First of the 50 that the Vam Organics and Chemicals' Bhartiyas have contracted to open during the next five years all over the country under the terms of their franchise agreement with the Domino principals at Michigan, America. Why did the Bhartiyas (incidentally, K.K. Birla's daughter Shobhana, who manages The Hindustan Times , is married into the Bhartiya family), chemical makers turn into bakers? What motivated them to join a pizza parade already crowded with the likes of Wimpy's, Nirula's, Slice of Italy, The Village Eatery et al?
Answer: the smell of money. "People are spending on food like never before," explains Domino's Business Development Manager Geeta Agarwal. "All you need to succeed is a USP." Domino's unique selling proposition: fresh not fast food pizza made with a tested recipe; tried at 5,200 stores in 45 countries and delivered at your doorstep within 30 minutes of your calling 6480690. Rs 30 off the sales price for a minute's delay in the delivery area which includes Greater Kailash-I, Anand Lok, East of Kailash, Nehru Place and Panchsheel Enclave for starters.
The product is fresh. A ten-sequence military drill commences once the order is placed: dough is rolled, slapped into shape a la rumalis , sauced, cheesed, topped, baked, ejected, cut, boxed, routed and delivered. A supervisor at the routing stand makes rapid route charts to ensure the pizzas are packed in specially devised "hot bags" and reached in time to the client by one of the 14 red-and-blue uniformed hustlers zipping out on pizza mobile scooters. Agarwal is cagey on late delivery penalty percentages on orders: "Let me assure you they are very low." Client feedback corroborates that. "Our nameplate confused them once so there were apologies and a 10-minute delay but the second time round they delivered in 15 minutes flat," reports a regular client, Yasmin Tyebbhai of Greater Kailash-I.
Fresh food, fast delivery is all very well, but is it tasty? Well, if the long queues at the store are any indication, yes. The pizzas are a trifle bland by Indian standards except for the Peppy Paneer which Agarwal says has been specially devised to suit Indian palates. Nevertheless, clients continue to pour in—from all over south Delhi, from Trans Yamuna and, hold your breath, from Ghaziabad, Faridabad, Meerut and faraway Jaipur too. Their refrain: "When are you opening in our area?" Average business on weekdays: Rs 20,000. "Business booms over weekends. We just can't produce enough to cope with the demand," reveals shift manager Ashok Kapur.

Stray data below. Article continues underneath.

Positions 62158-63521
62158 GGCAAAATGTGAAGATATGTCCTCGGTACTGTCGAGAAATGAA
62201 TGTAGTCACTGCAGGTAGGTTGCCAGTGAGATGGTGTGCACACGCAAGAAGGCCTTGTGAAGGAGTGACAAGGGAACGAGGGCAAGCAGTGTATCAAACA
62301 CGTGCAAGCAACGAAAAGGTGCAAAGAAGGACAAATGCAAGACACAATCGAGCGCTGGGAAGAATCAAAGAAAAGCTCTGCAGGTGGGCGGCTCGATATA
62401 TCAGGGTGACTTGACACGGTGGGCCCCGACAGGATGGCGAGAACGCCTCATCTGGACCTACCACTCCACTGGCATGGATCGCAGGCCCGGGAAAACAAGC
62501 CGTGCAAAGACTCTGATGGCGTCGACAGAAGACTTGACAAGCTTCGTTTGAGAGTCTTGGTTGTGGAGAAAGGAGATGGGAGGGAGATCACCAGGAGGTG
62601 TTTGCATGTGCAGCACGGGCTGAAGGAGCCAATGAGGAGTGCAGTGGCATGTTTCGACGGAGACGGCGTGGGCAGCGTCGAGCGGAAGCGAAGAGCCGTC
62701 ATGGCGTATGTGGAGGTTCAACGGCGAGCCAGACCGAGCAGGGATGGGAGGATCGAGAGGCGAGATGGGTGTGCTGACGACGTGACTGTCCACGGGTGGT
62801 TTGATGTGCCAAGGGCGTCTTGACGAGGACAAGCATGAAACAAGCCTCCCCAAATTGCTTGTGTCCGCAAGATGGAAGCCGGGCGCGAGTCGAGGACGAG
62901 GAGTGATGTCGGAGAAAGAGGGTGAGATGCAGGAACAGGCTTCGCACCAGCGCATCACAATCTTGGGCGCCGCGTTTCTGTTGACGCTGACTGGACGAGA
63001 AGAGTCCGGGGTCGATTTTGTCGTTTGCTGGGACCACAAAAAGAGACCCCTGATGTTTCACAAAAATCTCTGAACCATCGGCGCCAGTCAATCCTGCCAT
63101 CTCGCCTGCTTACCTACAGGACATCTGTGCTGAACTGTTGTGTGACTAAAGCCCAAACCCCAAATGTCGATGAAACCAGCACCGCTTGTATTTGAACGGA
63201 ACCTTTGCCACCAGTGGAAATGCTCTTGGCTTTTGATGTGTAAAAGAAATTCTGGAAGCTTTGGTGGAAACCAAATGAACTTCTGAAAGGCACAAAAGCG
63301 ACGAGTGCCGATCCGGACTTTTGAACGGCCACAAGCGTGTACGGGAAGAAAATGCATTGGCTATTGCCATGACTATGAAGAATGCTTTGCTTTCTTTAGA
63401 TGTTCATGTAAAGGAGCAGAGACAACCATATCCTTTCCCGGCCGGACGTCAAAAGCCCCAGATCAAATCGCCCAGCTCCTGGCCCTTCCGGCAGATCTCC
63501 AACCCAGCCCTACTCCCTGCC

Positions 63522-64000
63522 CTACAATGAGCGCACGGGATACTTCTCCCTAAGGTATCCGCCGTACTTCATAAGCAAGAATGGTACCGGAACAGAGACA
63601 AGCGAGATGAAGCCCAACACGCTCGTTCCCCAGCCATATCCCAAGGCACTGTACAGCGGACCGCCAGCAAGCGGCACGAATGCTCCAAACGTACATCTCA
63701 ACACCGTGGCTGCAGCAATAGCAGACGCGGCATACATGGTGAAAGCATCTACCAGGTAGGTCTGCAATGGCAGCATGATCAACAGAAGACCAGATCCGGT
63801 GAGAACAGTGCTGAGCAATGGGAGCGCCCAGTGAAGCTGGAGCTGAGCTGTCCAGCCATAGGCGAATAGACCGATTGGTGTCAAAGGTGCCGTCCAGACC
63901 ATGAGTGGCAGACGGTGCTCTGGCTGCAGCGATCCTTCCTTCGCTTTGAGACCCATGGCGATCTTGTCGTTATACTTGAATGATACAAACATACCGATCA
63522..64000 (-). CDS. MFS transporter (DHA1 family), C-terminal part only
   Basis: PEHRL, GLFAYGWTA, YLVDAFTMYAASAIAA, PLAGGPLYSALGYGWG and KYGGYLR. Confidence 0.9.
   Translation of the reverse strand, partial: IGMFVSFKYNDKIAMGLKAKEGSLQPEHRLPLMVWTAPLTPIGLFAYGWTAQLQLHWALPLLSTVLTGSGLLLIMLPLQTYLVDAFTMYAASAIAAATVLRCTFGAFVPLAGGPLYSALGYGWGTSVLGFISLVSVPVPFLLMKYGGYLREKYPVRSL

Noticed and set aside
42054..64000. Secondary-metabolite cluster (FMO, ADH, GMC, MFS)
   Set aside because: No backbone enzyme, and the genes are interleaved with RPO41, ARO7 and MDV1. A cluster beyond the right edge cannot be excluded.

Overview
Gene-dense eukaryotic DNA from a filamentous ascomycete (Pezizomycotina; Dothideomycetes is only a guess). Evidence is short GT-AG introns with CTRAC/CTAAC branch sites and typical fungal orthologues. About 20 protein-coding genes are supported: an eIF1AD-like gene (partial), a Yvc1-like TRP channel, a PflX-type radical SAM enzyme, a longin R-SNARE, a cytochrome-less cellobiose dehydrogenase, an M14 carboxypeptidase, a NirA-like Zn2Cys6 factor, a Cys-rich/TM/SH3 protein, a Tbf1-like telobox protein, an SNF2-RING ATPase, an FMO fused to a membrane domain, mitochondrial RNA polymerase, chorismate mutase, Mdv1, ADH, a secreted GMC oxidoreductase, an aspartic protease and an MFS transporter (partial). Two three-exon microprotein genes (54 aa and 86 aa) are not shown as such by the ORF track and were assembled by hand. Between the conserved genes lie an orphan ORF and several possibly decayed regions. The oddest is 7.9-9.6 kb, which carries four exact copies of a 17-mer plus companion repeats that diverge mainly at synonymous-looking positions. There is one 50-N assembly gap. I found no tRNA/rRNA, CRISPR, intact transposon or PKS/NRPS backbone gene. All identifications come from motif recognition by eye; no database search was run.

A demand that is soaring in spite of the high price of the product. Vegetarian pizzas cost Rs 60 to Rs 275, non-vegetarian pizzas between Rs 80 and Rs 250 . "It's not inflationary. Just value for money," protests Agarwal, justifying what many feel are extortionist prices. "Besides, our ingredients are costly: asparagus, olives, jalpenos and cheddar don't come cheap."
The high prices, however, do not seem to deter a clientele lured less by the fact that the food is hot, more by the fact that it is haute. "The demand is fuelled by yuppie youngsters seduced by western images of rock n' roll, pizza and peak cap, funk n' frisbee. This is as much food as fad," quips businesswoman Rekha Dutt whose two kids are die-hard Dominoists. Agarwal differs. "That's only part of it. Indians take well to pizzas because they are filling. And in our case it is as good as home cooked food because they are fresh. Business is growing and our clients are not complaining."
Nor for that matter are the Bhartiyas, who, apart from the money spent on real estate, have pumped in Rs 50 lakh on equipment and furnishing for its first outlet in Delhi. And plan to spend another Rs 250 crore on opening 50 Domino outlets all over the country. Hoping to cash in on a craze that is as much about food as it is about fad.